The DOE's Lighting Facts program recently updated its Product Snapshot, which tracks the changes in the LED lighting market. DOE personnel familiar with the program commented that the latest results seem to show that SSL is still far from being a "no-brainer" choice, but say LED luminaires are competing with their traditional counterparts in many applications, at least in the highest-performing products.
The latest Snapshot focused on LED luminaires, and the DOE says several performance trends are worth noting. Commercial outdoor luminaires -- including area and roadway, parking garage, and wall pack -- are getting more efficient. And it looks as though the municipalities, utilities, and retailers that typically use these devices are willing to pay up for them because these applications have high baseline wattages and long hours of daily use. Thus even incremental improvements in efficacy can save them a lot of money.
The efficacy of LED indoor luminaires is improving at varying rates, says DOE. For example, the efficacy of downlights and undercabinet lights is improving at a slower rate than those in other categories. The reasons aren't entirely clear, says DOE, but one possible reason might be that the warmer color temperatures typically specified for residential indoor applications generally aren't as efficient as other types, because of losses that arise in creating warmer color temperatures.
The latest report also finds that some LED outdoor area and roadway luminaires put out more than 10,000 lumens – equivalent to or exceeding those of typical metal halide (MH) and high-pressure sodium (HPS) systems with 150-W lamps. Some LED parking garage and wall pack luminaires have light outputs exceeding 7,000 lumens, equivalent to or exceeding MH and HPS systems with 100-W lamps, DOE says.
The efficacy of LED outdoor luminaires varies considerably, but many of them surpass the efficacy of MH and HPS systems (which can range from 45 to 75 lm/W), with the highest LED efficacy levels approaching 100 lm/W.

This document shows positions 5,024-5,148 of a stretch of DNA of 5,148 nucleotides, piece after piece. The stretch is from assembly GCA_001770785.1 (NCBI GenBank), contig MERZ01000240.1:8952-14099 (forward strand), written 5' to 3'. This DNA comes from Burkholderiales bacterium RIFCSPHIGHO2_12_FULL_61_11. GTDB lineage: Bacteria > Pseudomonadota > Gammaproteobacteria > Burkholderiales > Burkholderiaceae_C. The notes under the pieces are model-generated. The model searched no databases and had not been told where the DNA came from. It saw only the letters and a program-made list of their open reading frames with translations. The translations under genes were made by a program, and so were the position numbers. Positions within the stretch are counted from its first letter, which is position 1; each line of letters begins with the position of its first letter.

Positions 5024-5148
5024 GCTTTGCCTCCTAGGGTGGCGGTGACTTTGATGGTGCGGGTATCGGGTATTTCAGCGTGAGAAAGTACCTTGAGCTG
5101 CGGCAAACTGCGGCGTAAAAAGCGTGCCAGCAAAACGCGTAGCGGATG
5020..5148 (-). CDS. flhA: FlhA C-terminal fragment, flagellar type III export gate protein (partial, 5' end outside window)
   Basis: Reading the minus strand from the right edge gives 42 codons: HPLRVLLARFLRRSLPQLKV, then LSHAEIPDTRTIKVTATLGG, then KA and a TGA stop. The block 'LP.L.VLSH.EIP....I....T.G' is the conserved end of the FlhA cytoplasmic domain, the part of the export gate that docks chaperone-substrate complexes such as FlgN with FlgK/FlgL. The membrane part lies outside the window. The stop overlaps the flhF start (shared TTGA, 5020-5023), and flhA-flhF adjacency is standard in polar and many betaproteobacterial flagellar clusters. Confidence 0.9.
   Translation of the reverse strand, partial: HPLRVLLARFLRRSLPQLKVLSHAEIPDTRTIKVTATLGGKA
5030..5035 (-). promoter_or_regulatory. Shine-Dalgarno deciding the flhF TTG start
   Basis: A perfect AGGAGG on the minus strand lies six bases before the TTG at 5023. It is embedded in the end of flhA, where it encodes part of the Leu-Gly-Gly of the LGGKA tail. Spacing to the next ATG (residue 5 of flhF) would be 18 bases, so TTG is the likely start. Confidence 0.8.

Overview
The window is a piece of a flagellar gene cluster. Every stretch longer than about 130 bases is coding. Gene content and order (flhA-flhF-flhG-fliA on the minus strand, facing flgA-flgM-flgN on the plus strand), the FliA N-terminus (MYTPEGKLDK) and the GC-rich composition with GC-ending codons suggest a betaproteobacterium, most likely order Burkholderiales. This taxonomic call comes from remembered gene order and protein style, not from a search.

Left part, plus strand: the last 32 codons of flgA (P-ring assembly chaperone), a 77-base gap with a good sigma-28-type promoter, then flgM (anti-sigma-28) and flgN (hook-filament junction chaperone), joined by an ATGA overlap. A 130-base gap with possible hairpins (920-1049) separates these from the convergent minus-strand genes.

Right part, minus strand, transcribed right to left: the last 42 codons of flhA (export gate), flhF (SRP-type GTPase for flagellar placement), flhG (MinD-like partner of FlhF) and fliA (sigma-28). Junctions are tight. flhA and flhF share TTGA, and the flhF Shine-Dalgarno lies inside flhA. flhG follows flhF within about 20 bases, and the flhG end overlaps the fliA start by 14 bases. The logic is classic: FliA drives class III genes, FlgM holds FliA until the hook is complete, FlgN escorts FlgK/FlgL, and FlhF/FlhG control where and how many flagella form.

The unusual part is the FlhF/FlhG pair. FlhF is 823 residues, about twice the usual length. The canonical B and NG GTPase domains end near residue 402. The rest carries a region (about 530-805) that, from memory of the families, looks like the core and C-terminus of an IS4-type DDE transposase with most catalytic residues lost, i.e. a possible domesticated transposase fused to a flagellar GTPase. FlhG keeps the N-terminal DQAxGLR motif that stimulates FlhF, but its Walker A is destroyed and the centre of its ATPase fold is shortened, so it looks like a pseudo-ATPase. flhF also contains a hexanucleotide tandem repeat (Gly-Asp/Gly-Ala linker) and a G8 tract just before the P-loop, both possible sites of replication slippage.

In terms of color quality, DOE says most LED outdoor luminaires have CRIs that exceed those of MH (CRI typically 65) and HPS (CRI typically 20) systems and range in CCT from 4,000 K to 7,000 K, which is cooler white light than traditional fixtures (2,000 K to 6,000 K).
And there is good news for those who aren't fans of CFLs: DOE says the majority of LED recessed downlights meet or exceed the light output levels of their incumbent CFL counterparts. The efficacy of LED downlights varies a great deal (from 11 to 80 lm/W), but the average (45 lm/W) exceeds average CFL benchmark levels (35 lm/W). But LED undercabinet/shelf-mounted lights and troffers also vary considerably in output, says DOE, with only the higher-performing products matching the most common benchmark performances.
Finally, most LED undercabinet lights and troffers are more efficacious than the fluorescent benchmark products, with the highest LED troffer efficacy levels exceeding 90 lm/W. LED troffers generally have higher CCTs (~4,500K, on average) than LED downlights and undercabinet lights (~3,300K and ~3,100K, respectively), as well as lower CRIs. DOE says this is unsurprising given that troffers are used primarily in commercial spaces, while the other two types of lights are used in a mix of residential, commercial, and architectural spaces, which tend to have more demanding color requirements.
The Product Snapshot can be found here: http://www.lightingfacts.com/default.aspx?productsnapshot